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By Evan Gough
Titan is a distant, exotic, and dangerous world. It’s frigid temperatures and hydrocarbon chemistry is like nothing else in the Solar System. Now that NASA is heading there, some researchers are getting a jump on the mission by recreating Titan’s chemistry in jars.
In June NASA announced their Dragonfly mission to Titan. Dragonfly is a quad-copter (or octocopter, depending on how you look at it) that will be launched in 2026 and will arrive at Saturn’s largest moon in 2034. Dragonfly’s overall objective is to search for the building blocks of life. Titan is seen as an analog to the very early Earth, largely because it has a thick atmosphere and liquids flowing on the surface. Titan may also have a subsurface ocean. Scientists think that studying the chemistry there may shed light on the appearance of life on Earth.
To see what they could learn about any possible life on Saturn’s frigid moon, researchers at the Southern Methodist University wanted to recreate the chemical, atmospheric, and surface properties of Titan to see if they could lead to life. The project will be led by SMU assistant professor of chemistry Tom Runcevski. It’s funded by the Welch Foundation, a private organization that funds basic chemical research.
The study consists of multiple cylinders the size of a needle top. In them, they’ll take what we learned from the Huygens lander to recreate conditions on Titan. The idea is to see what kinds of structures form in the jars.
“Titan is a hostile place, with lakes and seas of liquid methane, and rains and storms of methane. The storms carry organic molecules produced in the atmosphere to the surface, and at the surface conditions, only methane, ethane and propane are liquids. All other organic molecules are in their solid form – or, as we would call them on Earth, minerals,” Runcevski explained.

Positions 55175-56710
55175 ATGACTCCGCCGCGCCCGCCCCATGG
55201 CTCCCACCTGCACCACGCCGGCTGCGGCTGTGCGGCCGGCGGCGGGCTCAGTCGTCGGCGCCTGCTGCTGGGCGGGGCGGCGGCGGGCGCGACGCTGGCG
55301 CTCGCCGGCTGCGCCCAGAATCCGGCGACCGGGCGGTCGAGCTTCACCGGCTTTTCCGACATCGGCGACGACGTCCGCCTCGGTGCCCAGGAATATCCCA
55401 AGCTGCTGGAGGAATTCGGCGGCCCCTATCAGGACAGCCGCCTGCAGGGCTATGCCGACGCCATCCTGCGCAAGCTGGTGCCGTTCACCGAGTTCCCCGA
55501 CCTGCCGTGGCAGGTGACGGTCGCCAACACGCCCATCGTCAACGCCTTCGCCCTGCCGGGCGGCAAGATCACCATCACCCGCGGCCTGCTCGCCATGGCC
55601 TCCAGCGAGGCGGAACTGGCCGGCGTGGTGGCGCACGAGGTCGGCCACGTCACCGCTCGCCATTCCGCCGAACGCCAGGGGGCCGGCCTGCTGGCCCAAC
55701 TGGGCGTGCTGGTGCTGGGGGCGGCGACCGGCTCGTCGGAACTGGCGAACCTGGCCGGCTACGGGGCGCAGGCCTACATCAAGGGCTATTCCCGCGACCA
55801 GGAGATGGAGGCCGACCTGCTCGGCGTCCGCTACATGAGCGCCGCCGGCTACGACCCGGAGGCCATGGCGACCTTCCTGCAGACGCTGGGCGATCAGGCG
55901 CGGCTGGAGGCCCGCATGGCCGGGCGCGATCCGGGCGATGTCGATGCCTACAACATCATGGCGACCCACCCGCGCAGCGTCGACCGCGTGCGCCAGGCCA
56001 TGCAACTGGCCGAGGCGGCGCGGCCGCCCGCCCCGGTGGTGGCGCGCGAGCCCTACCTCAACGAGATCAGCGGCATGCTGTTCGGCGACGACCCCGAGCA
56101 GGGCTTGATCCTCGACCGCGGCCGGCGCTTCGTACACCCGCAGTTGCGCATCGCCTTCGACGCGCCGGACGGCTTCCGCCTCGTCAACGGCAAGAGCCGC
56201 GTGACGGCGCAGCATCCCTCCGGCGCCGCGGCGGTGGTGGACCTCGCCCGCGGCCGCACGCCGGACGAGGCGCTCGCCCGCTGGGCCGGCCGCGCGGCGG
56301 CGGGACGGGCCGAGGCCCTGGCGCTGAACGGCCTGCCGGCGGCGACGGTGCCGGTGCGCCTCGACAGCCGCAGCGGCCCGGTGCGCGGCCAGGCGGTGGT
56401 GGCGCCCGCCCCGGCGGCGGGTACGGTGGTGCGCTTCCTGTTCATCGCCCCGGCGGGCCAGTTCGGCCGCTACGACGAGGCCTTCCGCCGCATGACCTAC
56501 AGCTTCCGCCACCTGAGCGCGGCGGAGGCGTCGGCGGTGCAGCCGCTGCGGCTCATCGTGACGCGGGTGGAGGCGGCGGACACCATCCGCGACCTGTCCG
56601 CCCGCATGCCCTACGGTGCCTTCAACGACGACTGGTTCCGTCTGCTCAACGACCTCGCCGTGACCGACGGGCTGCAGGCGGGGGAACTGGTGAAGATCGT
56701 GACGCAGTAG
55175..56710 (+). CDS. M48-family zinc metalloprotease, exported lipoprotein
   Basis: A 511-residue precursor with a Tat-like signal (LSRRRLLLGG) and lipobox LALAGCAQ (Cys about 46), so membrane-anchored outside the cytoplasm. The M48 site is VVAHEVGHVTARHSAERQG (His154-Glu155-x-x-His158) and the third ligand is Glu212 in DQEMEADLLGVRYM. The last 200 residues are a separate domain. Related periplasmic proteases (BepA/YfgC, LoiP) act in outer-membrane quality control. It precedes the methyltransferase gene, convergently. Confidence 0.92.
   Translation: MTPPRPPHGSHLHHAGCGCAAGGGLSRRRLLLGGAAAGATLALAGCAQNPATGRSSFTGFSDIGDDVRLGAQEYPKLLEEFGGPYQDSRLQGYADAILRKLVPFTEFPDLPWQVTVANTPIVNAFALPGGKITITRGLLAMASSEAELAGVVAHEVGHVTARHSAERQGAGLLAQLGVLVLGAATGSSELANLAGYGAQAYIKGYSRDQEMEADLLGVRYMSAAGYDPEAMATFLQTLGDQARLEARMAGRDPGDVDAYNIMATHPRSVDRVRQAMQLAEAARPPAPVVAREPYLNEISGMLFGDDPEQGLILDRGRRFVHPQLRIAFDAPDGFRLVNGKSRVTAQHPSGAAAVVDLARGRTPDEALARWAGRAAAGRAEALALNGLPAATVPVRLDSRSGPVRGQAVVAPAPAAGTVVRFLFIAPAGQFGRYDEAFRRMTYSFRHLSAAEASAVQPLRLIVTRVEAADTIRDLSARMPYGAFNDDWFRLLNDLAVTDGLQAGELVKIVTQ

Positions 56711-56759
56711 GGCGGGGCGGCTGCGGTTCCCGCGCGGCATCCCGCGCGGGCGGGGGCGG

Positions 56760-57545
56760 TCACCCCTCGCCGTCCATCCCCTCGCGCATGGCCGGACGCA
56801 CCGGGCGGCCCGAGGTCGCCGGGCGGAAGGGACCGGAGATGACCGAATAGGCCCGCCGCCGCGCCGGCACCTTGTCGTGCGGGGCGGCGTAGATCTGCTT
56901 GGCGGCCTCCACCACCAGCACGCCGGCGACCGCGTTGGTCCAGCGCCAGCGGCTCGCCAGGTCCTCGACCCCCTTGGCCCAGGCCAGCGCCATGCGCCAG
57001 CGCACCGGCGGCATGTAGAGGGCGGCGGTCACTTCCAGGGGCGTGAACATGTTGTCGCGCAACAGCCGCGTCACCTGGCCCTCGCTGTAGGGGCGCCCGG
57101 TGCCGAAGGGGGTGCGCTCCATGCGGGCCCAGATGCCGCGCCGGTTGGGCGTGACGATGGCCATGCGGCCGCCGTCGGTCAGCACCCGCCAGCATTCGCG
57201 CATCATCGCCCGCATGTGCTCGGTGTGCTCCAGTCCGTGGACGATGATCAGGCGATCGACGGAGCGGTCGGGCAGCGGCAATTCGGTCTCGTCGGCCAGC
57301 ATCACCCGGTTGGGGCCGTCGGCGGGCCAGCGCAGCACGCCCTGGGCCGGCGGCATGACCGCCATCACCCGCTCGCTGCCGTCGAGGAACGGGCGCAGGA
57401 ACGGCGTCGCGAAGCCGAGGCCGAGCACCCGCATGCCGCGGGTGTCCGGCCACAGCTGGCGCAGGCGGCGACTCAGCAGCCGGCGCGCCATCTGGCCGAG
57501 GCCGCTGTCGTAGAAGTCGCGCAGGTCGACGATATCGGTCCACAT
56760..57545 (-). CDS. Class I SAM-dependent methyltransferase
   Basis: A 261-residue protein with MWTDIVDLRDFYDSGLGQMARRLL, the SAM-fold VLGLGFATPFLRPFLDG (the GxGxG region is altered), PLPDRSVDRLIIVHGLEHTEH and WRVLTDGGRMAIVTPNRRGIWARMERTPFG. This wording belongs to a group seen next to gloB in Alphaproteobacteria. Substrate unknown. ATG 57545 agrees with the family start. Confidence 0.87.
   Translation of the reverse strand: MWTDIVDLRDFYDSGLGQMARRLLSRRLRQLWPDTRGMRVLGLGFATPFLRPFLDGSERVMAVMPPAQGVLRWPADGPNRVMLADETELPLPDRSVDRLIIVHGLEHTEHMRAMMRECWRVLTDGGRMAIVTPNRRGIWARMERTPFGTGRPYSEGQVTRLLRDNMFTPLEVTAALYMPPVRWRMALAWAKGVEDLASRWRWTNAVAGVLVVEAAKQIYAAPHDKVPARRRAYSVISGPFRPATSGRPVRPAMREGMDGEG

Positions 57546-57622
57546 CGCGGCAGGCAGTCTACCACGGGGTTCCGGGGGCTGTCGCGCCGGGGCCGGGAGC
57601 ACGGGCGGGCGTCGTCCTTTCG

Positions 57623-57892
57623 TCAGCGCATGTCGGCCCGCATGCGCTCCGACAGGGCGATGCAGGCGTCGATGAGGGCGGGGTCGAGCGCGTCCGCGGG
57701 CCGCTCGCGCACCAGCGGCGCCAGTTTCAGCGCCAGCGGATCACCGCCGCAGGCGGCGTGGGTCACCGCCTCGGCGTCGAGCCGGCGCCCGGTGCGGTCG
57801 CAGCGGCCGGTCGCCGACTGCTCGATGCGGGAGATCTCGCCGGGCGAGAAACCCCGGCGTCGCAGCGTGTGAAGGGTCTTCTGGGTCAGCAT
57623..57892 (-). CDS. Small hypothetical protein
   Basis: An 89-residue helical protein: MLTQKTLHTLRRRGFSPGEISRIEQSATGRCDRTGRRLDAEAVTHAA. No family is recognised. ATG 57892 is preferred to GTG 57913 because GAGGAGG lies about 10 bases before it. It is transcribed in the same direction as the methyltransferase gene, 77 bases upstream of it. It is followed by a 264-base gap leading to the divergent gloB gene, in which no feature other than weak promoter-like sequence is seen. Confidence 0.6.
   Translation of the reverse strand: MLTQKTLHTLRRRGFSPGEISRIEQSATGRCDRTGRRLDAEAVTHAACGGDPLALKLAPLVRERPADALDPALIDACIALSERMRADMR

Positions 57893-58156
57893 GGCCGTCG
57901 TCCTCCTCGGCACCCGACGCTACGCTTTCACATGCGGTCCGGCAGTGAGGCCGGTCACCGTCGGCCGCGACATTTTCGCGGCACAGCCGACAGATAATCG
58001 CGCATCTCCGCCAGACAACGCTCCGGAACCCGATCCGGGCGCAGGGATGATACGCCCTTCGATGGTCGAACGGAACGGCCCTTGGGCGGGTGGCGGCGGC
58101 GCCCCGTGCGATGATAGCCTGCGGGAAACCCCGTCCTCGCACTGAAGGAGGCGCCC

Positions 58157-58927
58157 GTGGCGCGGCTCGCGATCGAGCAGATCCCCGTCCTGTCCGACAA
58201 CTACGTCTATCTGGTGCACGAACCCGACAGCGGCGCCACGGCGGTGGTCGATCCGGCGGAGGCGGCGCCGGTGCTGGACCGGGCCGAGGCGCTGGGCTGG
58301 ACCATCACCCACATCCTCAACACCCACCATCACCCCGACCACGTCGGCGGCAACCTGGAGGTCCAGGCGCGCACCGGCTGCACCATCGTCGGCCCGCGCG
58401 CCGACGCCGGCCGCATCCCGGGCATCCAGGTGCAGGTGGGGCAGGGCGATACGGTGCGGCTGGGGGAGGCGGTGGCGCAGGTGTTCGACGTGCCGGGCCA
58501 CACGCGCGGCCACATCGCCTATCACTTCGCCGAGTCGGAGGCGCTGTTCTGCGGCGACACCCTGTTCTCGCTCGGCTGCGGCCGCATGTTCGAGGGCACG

“We are interested in the chemical composition and crystal structure of these organic minerals, because it is believed that minerals played a key role in the origins of life on Earth,” he said. “Hence, our research may help assess these possibilities for strange “methanogenic” Titanean life.”
According to Runcevski, it all starts with water.
“We can recreate this world step by step in a cylinder made of glass,” he said. “First, we will introduce water, which freezes into ice. Second, we will top that layer of ice with ethane that liquidizes as a ‘lake.’ Then we will fill the remaining cylinder with nitrogen.”
That forms the basis of the experiment, but after that is where it might get interesting.
They plan to introduce different molecules into the jars to mimic the hydrocarbon rainfall on Titan. Then they will raise the temperature to the point that the lakes dry and the jar resembles Titan’s surface, then introduce the hydrocarbon rainfall and the different molecules that come with it. Then they can examine the jars to see what types of structures formed. By varying the conditions slightly they can perform multiple experiments.
Titan is weird because its surface is made of organic structures. There’s nowhere on Earth that these types of experiments can be performed outside of a laboratory. The scientists are hoping that whatever they learn can help Dragonfly prepare for its epic journey to the frigid moon.
There’s been a lot of speculation about potential life on Titan. Even though it’s frigid, at about 94 K (-179.2 °C; -290.5 °F), it’s still an intriguing place from an astrobiological perspective. That’s largely because of the liquids that flow on its surface.
As far as we know from our place here on Earth, life needs water to exist. That’s because the smallest unit of life, the cell, needs water to perform its functions. But we don’t know if it’s possible for another type of life to exist, one that uses methane or ethane as its liquid, rather than water. Some scientists find the idea worth investigating; some poo-poo the whole idea.
But the middle position taken by many scientists says that whether or not a type of hydrocarbon life exists or not, Titan is a great place to study the early Earth.
That’s largely why the Dragonfly mission was born.
Nobody is convinced that we’ll find life on Titan’s surface, or in its subsurface ocean, or in the jarfuls of Titan-like conditions being created in labs. But we may find important clues that help us understand how we came to be. We may also learn something about all of the exoplanets we’ll be studying in greater detail in the coming years, and whether or not they may harbor life.
Wikipedia Entry: Titan
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